Paddington was built as the terminus of the Great Western Railway in 1850 – 54.
Its design was a collaboration between Isambard Kingdom Brunel and Matthew Digby Wyatt. The spectacular train shed has an iron girder roof with three-bays, these have 189 decorative wrought iron ribs and are supported by a cast-iron column every third rib.
When a fourth bay was added in 1916, in keeping with Brunel’s originals, the iron columns were replaced with steel stanchions.
Paddington is unusual in that it does not have a principal exterior facade. In its place is the Great Western Hotel, designed by P.C. Hardwick and opened in the same year as the station. Brunel is remembered by a seated statue that can be seen beside the side entrance to platform 1.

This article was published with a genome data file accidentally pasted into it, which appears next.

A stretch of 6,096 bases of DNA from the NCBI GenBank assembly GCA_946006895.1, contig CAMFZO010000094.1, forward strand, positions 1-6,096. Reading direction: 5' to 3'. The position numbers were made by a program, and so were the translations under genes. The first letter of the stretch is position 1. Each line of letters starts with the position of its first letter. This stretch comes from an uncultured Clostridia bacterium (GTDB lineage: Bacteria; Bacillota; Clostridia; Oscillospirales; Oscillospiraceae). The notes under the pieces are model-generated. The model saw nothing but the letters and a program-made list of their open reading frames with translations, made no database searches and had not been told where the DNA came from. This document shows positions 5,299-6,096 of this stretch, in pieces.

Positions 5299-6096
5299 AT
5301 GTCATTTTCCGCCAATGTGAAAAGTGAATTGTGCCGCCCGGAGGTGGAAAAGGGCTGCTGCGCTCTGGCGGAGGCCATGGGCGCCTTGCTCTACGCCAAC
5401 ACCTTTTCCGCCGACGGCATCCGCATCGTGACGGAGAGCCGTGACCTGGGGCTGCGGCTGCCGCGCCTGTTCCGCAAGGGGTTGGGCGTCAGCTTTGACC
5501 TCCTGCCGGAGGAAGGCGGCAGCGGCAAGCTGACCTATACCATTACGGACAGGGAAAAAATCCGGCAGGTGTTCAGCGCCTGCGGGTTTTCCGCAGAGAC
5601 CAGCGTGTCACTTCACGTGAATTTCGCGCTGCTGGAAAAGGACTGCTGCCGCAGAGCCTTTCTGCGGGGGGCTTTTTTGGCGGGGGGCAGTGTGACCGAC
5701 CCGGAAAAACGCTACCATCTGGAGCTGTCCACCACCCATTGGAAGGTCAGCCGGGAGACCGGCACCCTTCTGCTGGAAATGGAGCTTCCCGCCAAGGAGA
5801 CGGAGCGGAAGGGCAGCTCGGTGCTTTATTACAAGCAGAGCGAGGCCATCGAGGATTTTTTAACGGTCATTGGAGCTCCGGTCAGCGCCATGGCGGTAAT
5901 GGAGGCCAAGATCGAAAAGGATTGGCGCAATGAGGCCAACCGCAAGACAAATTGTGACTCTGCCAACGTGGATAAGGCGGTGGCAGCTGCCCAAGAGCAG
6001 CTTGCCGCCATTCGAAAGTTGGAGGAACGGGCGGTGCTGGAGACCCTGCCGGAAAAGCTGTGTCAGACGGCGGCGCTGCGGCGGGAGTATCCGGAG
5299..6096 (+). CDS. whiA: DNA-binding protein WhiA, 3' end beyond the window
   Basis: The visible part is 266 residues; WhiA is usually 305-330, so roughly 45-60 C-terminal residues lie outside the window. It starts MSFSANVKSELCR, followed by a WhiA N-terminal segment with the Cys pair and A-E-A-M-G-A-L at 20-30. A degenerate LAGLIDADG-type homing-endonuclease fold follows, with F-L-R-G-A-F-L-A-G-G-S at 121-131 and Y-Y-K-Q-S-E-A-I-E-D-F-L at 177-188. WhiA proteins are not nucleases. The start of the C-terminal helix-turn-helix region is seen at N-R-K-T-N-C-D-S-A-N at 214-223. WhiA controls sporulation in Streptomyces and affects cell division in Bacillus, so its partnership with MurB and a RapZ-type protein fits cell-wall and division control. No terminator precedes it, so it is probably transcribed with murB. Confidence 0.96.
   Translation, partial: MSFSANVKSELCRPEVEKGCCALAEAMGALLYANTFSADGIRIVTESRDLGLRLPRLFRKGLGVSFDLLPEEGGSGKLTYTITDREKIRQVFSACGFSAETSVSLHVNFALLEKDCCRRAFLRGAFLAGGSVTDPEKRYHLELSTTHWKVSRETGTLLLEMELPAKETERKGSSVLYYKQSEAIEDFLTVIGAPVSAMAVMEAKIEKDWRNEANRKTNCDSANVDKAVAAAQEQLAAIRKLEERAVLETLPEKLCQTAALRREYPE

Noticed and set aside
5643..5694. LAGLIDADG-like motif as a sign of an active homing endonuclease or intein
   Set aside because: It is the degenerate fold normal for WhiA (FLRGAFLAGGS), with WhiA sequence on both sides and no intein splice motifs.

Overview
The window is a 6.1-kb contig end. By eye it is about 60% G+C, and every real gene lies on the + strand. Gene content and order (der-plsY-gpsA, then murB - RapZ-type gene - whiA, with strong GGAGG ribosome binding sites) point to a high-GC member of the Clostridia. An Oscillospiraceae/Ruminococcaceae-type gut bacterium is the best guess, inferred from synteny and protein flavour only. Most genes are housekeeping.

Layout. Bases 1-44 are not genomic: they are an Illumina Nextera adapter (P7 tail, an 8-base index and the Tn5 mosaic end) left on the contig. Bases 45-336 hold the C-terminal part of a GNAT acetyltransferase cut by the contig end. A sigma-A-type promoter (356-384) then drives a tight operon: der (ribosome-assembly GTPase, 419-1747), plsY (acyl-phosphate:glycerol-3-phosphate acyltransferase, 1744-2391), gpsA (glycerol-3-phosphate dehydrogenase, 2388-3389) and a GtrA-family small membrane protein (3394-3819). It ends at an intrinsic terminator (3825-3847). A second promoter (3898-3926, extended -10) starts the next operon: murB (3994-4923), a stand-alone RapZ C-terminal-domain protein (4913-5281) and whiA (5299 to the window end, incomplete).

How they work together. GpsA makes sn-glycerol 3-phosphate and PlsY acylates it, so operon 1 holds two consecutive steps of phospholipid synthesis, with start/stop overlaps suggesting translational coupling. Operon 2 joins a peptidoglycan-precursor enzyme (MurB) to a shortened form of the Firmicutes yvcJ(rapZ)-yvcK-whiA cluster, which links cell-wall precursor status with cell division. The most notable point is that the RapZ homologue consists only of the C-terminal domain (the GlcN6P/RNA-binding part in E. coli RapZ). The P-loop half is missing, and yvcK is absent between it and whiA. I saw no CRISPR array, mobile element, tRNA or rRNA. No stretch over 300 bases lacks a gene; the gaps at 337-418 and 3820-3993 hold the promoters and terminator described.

Children all over the world know the name of the station through the famous ‘Paddington Bear’ created by Michael Bond.
An ambitious £63 million overhaul has recently given Paddington Station a new lease of life. The centrepiece of this scheme is ‘The Lawn’, an up-market glass and steel area with cafés, shops and airline check-ins desks for passengers using the Heathrow Express.
The area around the station is also undergoing redevelopment and the Paddington Basin office complex is being built on former railway land to the north of the station